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Simply Fit, by Cindy Haskin-Popp, will help you make physical activity a part of everyday life. The health benefits of regular exercise and overall daily physical activity will be discussed. Fun, practical and easy-to-follow tips on an exercise program will be shared, as will the most current research. Fitness tips for families and seniors, on fitness centers and on buying proper and affordable equipment will be regularly given. 

Monday, July 27, 2009

Session Three, Walking a Straight Line

     It is important to perform core strength and balance exercises in positions other than an upright stance.  Positions such as kneeling alter your center of gravity.  This challenges your brain to adapt to a different pattern of weight distribution.  Practicing the exercises below will help you to participate in physical activities that require a kneeling position, such as gardening.

Pushup Plank/Two Point Balance - works glutes, shoulders, upper arms, and lower and upper back muscles; engages core stabilizers
Step One:  Keeping your back straight and your head in line with your spine, assume the pushup position on the disc.  Your hands should be slightly wider than shoulder width apart.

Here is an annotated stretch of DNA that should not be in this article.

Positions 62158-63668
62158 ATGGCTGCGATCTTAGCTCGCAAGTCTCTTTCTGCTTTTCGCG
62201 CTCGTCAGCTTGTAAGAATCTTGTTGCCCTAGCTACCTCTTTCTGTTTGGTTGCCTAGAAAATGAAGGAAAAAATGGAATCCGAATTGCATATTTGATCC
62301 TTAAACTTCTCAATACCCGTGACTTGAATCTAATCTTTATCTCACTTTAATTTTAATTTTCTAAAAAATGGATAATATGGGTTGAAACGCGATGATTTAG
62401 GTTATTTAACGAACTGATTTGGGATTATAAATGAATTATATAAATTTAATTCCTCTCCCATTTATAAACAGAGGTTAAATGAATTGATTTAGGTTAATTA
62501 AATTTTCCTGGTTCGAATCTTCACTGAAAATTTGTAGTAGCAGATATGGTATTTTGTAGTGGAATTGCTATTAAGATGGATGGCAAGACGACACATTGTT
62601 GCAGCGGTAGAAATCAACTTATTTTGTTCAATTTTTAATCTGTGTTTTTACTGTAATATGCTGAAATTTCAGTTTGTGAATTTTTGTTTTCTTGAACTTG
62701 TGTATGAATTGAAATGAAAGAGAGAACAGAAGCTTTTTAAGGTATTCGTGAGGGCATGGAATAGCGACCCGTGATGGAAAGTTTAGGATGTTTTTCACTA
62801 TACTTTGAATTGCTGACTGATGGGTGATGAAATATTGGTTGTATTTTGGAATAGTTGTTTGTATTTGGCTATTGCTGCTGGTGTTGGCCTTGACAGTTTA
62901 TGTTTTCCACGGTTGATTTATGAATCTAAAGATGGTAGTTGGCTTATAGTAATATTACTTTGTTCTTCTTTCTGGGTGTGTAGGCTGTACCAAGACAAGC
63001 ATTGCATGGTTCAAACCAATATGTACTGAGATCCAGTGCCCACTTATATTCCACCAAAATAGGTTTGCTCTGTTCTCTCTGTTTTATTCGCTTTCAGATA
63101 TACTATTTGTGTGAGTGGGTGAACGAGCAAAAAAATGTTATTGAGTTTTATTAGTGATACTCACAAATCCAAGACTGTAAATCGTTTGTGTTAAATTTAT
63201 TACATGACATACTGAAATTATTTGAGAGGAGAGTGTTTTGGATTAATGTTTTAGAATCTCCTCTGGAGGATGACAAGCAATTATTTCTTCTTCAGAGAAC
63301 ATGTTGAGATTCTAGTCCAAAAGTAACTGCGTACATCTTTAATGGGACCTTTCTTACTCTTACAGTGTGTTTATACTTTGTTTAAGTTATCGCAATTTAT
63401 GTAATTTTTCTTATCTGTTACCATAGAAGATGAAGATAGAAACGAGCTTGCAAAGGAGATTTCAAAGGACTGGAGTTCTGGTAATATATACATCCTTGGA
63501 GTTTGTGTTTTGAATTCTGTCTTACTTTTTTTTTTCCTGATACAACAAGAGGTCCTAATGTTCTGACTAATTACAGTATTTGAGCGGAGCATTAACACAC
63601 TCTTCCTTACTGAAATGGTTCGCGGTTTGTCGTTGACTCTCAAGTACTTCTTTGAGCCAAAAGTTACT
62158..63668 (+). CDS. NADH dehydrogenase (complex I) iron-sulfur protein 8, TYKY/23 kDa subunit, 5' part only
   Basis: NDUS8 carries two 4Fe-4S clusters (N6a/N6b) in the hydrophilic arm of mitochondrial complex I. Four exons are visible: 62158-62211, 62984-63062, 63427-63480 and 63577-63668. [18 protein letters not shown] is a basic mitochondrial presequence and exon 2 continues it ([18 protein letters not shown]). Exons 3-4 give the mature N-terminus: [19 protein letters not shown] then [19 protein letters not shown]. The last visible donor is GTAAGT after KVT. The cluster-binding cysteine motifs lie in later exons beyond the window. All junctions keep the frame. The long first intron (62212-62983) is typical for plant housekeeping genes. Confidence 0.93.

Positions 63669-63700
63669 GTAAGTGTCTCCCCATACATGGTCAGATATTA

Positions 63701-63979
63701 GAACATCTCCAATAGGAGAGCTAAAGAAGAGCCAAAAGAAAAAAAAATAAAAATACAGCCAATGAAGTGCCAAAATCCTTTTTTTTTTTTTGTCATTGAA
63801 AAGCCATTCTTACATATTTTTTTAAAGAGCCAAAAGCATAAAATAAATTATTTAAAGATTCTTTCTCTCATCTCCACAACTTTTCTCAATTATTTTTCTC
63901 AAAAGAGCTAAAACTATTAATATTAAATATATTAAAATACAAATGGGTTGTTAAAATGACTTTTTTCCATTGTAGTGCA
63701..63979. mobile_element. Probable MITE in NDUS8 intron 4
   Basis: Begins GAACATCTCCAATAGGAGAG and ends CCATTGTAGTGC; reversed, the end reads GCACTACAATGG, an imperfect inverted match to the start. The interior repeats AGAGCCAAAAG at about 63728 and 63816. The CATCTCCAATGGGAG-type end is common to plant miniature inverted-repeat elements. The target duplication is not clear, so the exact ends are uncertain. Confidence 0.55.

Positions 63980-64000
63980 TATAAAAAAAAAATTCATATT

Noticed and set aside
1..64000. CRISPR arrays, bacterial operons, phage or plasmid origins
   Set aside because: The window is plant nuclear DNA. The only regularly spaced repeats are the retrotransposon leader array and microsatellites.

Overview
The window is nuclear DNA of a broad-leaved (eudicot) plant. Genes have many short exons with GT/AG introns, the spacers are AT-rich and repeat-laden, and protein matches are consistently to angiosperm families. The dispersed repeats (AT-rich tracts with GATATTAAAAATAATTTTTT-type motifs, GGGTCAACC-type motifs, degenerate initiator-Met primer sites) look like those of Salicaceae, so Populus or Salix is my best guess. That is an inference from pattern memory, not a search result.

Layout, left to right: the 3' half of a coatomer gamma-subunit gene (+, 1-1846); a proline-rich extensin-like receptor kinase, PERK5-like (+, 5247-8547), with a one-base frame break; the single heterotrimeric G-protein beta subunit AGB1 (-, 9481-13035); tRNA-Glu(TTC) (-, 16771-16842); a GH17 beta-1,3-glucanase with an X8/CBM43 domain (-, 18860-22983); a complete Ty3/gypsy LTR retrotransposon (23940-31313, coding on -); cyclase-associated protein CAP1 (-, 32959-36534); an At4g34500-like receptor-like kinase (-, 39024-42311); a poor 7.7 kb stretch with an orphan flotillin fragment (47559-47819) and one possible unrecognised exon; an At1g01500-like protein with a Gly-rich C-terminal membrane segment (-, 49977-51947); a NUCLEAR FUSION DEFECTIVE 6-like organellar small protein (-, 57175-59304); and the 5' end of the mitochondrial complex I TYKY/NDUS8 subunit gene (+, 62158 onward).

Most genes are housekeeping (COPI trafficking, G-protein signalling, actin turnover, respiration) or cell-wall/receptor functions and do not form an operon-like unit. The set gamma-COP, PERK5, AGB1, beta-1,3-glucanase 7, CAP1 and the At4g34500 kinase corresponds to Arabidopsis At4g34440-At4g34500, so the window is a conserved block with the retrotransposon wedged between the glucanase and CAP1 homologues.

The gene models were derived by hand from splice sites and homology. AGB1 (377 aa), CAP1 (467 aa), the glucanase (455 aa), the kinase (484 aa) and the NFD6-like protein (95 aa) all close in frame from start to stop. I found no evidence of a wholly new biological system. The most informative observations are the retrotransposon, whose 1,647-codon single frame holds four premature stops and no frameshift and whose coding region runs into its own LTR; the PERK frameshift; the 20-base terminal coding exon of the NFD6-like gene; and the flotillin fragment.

Step Two:  Tighten your abdominal muscles and extend one leg behind you.  Concentrate on contracting your glutes as you lift your leg.  Your lower back should not be arched.  Hold for a count of two.  Slowly bring your leg back to the starting position.  Repeat.  Perform 2-3 sets of 10 repetitions per leg.

Kneeling on all Fours - works glutes, back extensors, and shoulder extensors; engages core stabilizers
Step One:  Kneel on the disc with your knees shoulder width apart and placed at its center.  Your hands should be flat on the floor in front of you.
Step Two:  While tightening  your abdominal muscles and contracting  your glutes, extend one leg behind you.  Hold for a count of two.  Slowly return to the starting position.  Repeat.  Perform 2-3 sets of 10 repetitions per leg.
Alternate/Challenge:  Follow the instructions for Step Two, but extend your opposite arm as you extend your leg.  Hold for a count of two.  Repeat.  Perform 2-3 sets of 10 repetitions per arm/leg combination.

Note:  Before beginning an exercise program or increasing the intensity level of a current routine, a physician's approval should be obtained, especially for older adults and those at risk for or who currently have chronic health conditions.

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